The three pieces on today’s program are brilliant examples of three very different attempts to grapple with the desperate and fundamental challenge to the vocation of music making after 1945, which was unknown to the composers who made up the canon of classical music from Bach to Mahler. The oldest work on the program, by Ralph Vaughan Williams, was clearly inspired by this composer’s confrontation with World War II. Already in the 1930s, Vaughan Williams wrote a piece that can be considered a meditation on the darker forces of history: the Fourth Symphony (performed by the ASO in 2006 for a program about the impending Second World War). The First World War had a traumatic impact on Vaughan Williams, and the thought of another on the horizon was a devastating prospect. His next symphony, the pastoral, nostalgic Fifth, has been considered a bridge between his expression of fear of the future in the Fourth, and the grim realization of the return to violence in the Sixth Symphony, which we are performing in this program.
This symphony reveals a need shared by composers writing after 1945 to avoid any hint of the sentimental and the concession to easy listening. Since trivialized and commercialized attributes of beauty turned out to be collaborators with radical evil in modern times, the experience of music had to be arresting and challenging in a manner that could begin to redeem the power of musical art as a critical instrument of humanism.
The next work chronologically is Schnittke’s oratorio Nagasaki. If a legitimate debate surrounds the dropping of the first atomic bomb at Hiroshima, there is no comparable such question about the dropping of the second bomb: it strikes us as an entirely gratuitous act. Nagasaki was written at the height of the Cold War, a period of deep mutual suspicion between the Soviet Union and the United States, and at a moment in the 1950s when the fear of nuclear war was at its peak. Americans everywhere were building fallout shelters and school children were hiding under their desks; the prospect of an apocalypse hardly seemed remote. The mushroom cloud became the emblem of human fear, irrationality, and the instinct to self-destruct, as Stanley Kubrick so powerfully showed in Dr. Strangelove. Alfred Schnittke, arguably the greatest Russian composer after Shostakovich, created this powerful work just as he graduated from conservatory as a young man. The rebellious irony and obsession with history that characterizes Schnittke’s later and better known works suggest that in certain respects the young composer was not so far removed from the better-known mature composer, despite overt differences in style. Resistant to being anyone’s apparatchik, the young Schnittke was a natural born dissenter. Yet this oratorio also reflects the powerful idealism of a young artist eager to command the mimetic capacity of music, to capture the too easily repressed horror at the use of nuclear weapons.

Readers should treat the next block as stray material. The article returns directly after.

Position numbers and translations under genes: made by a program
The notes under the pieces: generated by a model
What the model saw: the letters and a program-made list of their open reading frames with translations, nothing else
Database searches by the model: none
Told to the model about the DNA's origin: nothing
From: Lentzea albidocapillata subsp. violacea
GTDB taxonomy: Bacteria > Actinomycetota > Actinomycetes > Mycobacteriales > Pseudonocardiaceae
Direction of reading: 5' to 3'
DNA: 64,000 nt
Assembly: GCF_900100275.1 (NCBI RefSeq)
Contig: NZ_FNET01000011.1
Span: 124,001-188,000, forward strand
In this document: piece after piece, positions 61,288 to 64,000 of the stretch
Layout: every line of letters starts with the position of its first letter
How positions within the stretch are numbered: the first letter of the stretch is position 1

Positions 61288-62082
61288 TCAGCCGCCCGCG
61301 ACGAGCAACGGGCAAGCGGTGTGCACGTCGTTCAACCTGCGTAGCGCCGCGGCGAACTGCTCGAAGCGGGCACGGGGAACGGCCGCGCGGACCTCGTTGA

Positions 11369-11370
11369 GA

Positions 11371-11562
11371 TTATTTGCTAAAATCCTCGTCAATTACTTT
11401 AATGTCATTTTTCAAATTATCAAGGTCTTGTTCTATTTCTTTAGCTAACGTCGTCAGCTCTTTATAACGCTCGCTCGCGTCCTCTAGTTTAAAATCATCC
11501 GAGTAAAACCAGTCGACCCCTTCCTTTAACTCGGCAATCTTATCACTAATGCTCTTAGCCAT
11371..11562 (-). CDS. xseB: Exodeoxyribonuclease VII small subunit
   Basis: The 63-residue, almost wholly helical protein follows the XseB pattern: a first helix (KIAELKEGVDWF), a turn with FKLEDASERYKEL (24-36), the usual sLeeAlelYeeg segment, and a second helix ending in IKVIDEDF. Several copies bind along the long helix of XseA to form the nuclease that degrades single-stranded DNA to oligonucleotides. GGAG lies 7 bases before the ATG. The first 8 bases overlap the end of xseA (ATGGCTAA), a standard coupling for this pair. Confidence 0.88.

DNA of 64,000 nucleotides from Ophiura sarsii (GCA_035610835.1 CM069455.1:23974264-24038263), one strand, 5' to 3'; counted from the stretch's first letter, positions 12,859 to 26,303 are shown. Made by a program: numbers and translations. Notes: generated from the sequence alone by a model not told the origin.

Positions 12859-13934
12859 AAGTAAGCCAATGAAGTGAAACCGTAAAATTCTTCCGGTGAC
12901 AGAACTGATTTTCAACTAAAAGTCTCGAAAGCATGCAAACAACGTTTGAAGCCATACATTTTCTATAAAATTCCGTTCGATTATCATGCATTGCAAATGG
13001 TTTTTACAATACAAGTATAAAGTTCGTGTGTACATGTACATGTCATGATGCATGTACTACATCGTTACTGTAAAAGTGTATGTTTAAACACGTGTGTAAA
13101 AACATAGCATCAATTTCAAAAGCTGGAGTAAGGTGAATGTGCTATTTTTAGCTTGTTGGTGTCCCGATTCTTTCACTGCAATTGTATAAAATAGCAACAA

The “newest” work on this program is also the most famous. György Ligeti’s Requiem became inadvertently immortalized when Stanley Kubrick (again) used it in his film 2001: A Space Odyssey (along with another work from the 19th century that has, also because of this film, become ironically synonymous with images of human evolution: Strauss’ Also Sprach Zarathustra). Schnittke’s oratorio was a product of the rather rigid and terrified 1950s. Ligeti’s music emerged from the more expansive and colorful 1960s when political utopianism and radicalism experienced a brief, intoxicating upsurge. Here is modernism at its best. Ligeti, himself a survivor of the Holocaust, understood that it was an ethical imperative to fashion music in a new way that would be adequate to contemporary life but at the same time reflective of the highest aspirations we associate with Bach, Mozart, and Beethoven. Using the framework provided by the ritual confrontation with death and the pain not only of loss, but of survival, the Requiem is a masterpiece in which simplicity and complexity are reconciled with Ligeti’s unparalleled ear for sonorities. One has the immediate sense that Ligeti found a unique and distinctively modernist way of expressing a dimension of the human experience and condition that could only be achieved through music—and at that a music the character of which does not flinch from confronting both the horror and the hope embedded in the history of the 20th century.